July 6, 2008
Good Fences Make Good Neighbors
Deep down I know that some of my practices in the garden may not actually impact the health of my plants, but are simply garden myths passed down through the ages. I grow marigolds because they are supposed to keep pests away and basil near tomatoes because they are supposed to be good companions. Most gardeners do these things too. We're a superstitious bunch I think.
One of the other "rules" I try to follow is to keep my tomato leaves dry when I water and space the plants far enough apart so that the tomato leaves don't touch each other. Both of these practices are to prevent the spread of diseases and I have seen plenty of sad, spotty tomato leaves after a lot of rain to believe that they're a good idea.
Now I'm not perfect. My garden plot is a little bit more than 100 square feet and It's simply not possible to plant 6 tomato plants and have none of them touch, but I do a pretty good job for the most part. I water at the base of the plant. I cage AND stake and prune (at least a little) to keep the branches moderately under control.
Okay, so the plot right behind mine has some new occupants. They are a lovely couple with a toddler. They are absolute beginner gardeners and magically have strong, healthy looking plants with no signs of bad bugs or diseases. I'm pretty impressed -- beginner's luck for sure! They also planted all of their tomatoes right behind mine in a big row. They put in stakes, but don't seem to be tying the plants to the stakes at all and they haven't pruned anything. As you might imagine, their big, leafy, crazy tomato plants are all over mine. This is not good. For a week or so now I've been feeling pretty helpless. I rarely see the couple and I don't know what I would say to them if I did. Community gardening is supposed to be about community building and getting along. Yeah, ok, but it is ALSO about growing some awesome tomatoes right and fighting against the calamaties that could prevent this? What am I supposed to do?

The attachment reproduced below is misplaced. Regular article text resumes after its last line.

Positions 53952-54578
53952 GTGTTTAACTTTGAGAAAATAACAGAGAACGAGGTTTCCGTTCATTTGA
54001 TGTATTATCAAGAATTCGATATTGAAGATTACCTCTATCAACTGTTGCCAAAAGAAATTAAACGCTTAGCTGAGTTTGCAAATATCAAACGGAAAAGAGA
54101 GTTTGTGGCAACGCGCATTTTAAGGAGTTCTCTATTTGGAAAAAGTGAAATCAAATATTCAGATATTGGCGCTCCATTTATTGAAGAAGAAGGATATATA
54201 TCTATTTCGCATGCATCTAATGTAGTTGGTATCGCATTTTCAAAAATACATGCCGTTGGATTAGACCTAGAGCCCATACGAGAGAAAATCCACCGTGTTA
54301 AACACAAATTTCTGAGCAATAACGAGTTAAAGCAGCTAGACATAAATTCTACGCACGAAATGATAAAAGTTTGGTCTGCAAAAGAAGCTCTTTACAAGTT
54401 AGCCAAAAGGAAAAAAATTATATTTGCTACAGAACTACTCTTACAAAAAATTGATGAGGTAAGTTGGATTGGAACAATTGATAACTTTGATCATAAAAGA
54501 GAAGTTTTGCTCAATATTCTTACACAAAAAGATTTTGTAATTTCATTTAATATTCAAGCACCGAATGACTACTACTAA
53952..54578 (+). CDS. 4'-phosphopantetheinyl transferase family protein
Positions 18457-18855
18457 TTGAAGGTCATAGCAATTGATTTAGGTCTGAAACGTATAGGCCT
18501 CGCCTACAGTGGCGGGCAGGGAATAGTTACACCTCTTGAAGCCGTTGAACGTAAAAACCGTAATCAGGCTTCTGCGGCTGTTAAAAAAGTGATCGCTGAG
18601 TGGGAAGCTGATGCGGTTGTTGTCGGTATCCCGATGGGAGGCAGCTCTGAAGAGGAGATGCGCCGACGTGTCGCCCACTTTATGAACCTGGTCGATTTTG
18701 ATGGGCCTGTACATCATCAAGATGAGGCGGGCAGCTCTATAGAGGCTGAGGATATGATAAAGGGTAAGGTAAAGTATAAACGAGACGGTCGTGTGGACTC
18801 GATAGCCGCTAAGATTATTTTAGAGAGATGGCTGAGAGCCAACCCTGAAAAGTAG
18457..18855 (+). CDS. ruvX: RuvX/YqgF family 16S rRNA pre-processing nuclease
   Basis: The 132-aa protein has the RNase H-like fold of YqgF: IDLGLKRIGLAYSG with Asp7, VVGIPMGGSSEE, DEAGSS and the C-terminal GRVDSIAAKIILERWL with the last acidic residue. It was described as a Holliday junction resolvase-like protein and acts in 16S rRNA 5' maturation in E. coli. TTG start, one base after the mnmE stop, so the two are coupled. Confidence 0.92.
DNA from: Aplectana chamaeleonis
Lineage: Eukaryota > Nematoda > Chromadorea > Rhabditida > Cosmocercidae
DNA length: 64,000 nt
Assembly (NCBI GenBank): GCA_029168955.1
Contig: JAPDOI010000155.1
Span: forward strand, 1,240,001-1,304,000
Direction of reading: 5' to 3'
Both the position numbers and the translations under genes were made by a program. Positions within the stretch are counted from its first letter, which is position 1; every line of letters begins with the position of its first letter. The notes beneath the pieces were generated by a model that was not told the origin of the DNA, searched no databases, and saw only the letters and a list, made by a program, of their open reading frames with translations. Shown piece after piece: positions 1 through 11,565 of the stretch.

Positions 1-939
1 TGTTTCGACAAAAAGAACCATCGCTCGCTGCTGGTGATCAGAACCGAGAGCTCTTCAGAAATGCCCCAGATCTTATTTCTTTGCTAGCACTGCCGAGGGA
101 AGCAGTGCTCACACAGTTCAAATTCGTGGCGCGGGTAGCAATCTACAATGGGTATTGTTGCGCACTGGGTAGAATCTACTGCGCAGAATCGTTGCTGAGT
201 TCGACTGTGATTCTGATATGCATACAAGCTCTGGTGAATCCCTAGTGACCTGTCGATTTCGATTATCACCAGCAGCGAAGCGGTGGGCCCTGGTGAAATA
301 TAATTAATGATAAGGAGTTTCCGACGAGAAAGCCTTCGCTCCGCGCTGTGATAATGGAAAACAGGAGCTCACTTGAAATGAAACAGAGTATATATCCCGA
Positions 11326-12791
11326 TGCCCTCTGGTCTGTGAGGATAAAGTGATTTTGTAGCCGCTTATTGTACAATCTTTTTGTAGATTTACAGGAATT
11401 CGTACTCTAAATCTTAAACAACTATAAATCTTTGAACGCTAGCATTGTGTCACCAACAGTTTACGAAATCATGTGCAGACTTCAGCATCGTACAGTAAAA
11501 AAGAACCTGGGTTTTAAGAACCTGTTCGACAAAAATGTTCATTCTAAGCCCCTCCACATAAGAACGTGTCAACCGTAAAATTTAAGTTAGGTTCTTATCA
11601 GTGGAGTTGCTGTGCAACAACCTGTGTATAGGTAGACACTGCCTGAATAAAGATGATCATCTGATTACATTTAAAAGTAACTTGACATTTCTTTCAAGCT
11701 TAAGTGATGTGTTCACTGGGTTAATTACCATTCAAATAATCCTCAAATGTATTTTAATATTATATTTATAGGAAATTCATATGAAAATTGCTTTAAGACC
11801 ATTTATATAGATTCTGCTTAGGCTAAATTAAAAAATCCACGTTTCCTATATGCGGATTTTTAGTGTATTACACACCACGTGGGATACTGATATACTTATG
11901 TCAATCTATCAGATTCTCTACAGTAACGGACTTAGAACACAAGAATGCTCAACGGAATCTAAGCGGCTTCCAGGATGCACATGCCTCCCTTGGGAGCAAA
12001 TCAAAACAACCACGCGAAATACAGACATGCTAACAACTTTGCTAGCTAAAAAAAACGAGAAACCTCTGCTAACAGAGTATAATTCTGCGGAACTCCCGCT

Two days ago, after pruning and tying up my own tomatoes, I walked around the back of my plot, through the tomato thicket, and sort of pushed (gently I swear) all the branches I could, back over to their side. I was amazed at how well this seemed to work (see the photo.) I just went back today though and all their tomatoes are back over, cuddling up to mine. Grrrrr.
I don't wanna be a jerk or unneighborly and, as I've said, I'm not 100% sure that their tomato plants touching mine is absolutely, definitely a bad thing, but I don't like it -- at all. I also don't like the fact that I don't know how they're watering and my guess is they're just spraying that whole row of tomatoes with a hose from above. Which means that they are spraying MY tomatoes too. So all of my careful watering at the base of the plant so as not to get the leaves wet might be for nothing. Geez, I know I sound uptight here, but c'mon!!
I honestly don't know what I will say if I see them. I like them and I want to be nice : "Heeeey, hiiii, so I wanted to give you some advice about your tomatoes over here." I just don't know how to say it without it coming out snarky. So far everything looks ok though, so perhaps there is nothing to worry about.
Anyway, perhaps I will really try peas next year...as a fence.